Here are a few excerpts from The Death and Birth of Teacher Unions
The destruction of teacher unions has been a major goal of education reform. It now seems that goal is coming true.
The most perplexing question I have about this situation was prompted by the statement Randi Weingarten made recently about instituting a sort of bar exam for teachers. At every turn, Randi has shown herself to be utterly beholden to the education reformers, the people whose goal is the destruction of the union she represents. The same thing goes for UFT president Michael Mulgrew, who sits on the board of New Visions, an organization that seeks to destroy public schools and build charters upon their carcasses.
Why are our union leaders collaborating with the people who are out to destroy our union?
It is an old question for sure. The strategy of our union leaders has been to collaborate on many points of education reform in order to prevent the image of a stodgy, mossback outfit with no interest in educational innovation from sticking. Yet, despite these efforts (their efforts at collaboration, that is), the image still sticks.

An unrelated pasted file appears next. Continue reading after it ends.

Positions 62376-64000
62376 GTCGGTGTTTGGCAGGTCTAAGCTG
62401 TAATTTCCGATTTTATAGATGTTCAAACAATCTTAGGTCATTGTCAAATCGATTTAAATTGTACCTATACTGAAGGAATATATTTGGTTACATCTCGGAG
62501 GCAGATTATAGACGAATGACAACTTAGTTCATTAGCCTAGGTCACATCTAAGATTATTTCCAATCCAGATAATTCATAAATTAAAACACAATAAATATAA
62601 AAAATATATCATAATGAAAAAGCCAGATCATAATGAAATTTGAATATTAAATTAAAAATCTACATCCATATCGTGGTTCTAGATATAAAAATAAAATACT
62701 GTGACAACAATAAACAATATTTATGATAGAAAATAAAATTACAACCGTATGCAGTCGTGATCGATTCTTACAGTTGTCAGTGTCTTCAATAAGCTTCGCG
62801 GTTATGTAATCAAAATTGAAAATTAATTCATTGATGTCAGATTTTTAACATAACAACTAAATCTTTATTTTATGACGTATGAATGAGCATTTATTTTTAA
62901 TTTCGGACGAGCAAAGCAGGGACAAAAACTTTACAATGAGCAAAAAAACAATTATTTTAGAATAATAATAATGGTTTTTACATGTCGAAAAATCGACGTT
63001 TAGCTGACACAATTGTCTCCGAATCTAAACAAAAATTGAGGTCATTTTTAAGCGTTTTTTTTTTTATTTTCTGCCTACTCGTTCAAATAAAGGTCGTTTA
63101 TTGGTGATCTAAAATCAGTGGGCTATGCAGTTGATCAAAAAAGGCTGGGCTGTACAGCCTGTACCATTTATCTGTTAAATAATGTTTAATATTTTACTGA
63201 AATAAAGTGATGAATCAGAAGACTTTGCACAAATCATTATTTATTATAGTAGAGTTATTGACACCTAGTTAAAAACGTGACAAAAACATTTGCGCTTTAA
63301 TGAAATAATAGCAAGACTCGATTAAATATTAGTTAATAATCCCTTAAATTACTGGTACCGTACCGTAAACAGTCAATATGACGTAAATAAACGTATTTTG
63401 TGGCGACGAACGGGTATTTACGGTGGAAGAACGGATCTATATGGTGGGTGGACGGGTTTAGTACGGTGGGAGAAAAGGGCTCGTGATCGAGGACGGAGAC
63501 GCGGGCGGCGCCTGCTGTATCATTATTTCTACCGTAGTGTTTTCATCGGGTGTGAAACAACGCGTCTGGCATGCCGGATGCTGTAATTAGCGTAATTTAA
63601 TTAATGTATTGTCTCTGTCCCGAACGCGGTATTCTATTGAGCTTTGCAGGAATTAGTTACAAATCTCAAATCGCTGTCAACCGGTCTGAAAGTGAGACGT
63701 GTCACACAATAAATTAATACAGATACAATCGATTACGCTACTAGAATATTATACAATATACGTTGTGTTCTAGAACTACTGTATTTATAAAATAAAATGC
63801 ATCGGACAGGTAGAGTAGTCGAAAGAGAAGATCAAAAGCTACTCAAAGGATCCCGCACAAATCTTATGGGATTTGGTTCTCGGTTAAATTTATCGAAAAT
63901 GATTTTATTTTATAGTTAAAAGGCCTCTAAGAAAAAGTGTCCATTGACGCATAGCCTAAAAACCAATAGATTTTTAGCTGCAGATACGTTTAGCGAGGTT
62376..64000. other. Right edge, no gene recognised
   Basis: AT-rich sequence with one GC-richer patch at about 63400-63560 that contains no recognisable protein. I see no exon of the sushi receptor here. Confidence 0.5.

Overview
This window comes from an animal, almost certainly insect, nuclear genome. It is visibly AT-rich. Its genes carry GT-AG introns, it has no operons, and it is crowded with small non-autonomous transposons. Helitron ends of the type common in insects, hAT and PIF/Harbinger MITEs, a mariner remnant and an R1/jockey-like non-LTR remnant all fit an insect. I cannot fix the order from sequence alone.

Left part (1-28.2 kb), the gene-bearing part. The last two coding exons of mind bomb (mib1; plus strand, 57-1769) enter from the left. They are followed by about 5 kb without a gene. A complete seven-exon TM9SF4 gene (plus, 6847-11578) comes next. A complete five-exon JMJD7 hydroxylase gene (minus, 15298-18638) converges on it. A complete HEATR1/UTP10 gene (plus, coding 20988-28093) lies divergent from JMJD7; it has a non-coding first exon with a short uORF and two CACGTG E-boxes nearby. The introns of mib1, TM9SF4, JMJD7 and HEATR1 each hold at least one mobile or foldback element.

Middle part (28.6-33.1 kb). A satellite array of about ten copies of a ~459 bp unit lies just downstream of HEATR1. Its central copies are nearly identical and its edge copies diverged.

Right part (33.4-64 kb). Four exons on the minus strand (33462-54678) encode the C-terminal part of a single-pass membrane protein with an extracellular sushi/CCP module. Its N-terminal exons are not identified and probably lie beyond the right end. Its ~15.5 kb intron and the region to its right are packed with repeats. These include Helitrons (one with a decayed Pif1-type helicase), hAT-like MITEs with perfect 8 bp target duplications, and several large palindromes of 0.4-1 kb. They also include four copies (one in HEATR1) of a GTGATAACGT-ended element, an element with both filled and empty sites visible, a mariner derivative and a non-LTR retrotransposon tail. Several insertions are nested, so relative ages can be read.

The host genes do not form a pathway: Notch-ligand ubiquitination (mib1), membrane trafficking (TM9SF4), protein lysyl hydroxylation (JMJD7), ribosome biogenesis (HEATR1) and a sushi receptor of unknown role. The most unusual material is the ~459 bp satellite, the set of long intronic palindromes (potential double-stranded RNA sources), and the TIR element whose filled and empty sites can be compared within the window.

In 2005, when Randi was still the president of the UFT, she agreed to a contract with Pharaoh Bloomberg that gave most of our rights away. Her defenders said that this was the best deal that could have been worked out at the time. The winds were blowing in the direction of ed reform and Randi was shrewd to co-opt some of that wind in order to get something for the teachers she represented. After all, it was better to sway with the wind than to stand against it and get blown over.
And yes, even I subscribed to this notion when that contract was first negotiated.
Seven years later and the statistics have made it apparent: teachers unions are literally dying.
Why did the unions do all of this collaborating if, in the end, they were going to die anyway? The whole point of swaying with the wind was to prevent getting blown over by those winds. Yet, we swayed and got blown over anyway.
It does not make any sense to me.
Despite her efforts, she is still perceived as a shrill union hack. The fact that the union she represents is dying (and I am assuming that the statistics about the NEA’s dwindling membership is analogous to what is happening to the AFT) certainly does not recommend her in any way as a competent public administrator. All of this collaboration just so her union and her career can die in the end anyway.
It is maddening. And the question in my mind still stands as to why.
The next teacher union will be equal parts teacher and union. In that, it will be the next great movement.
Tonight we hope to explore the WHY.
Read in full: The Death and Birth of Teacher Unions
The opinions expressed on EdNotesOnline are solely those of Norm Scott and are not to be taken as official positions (though Unity Caucus/New Action slugs will try to paint them that way) of any of the groups or organizations Norm works with: ICE, GEM, MORE, Change the Stakes, NYCORE, FIRST Lego League NYC, Rockaway Theatre Co., Active Aging, The Wave, Aliens on Earth, etc.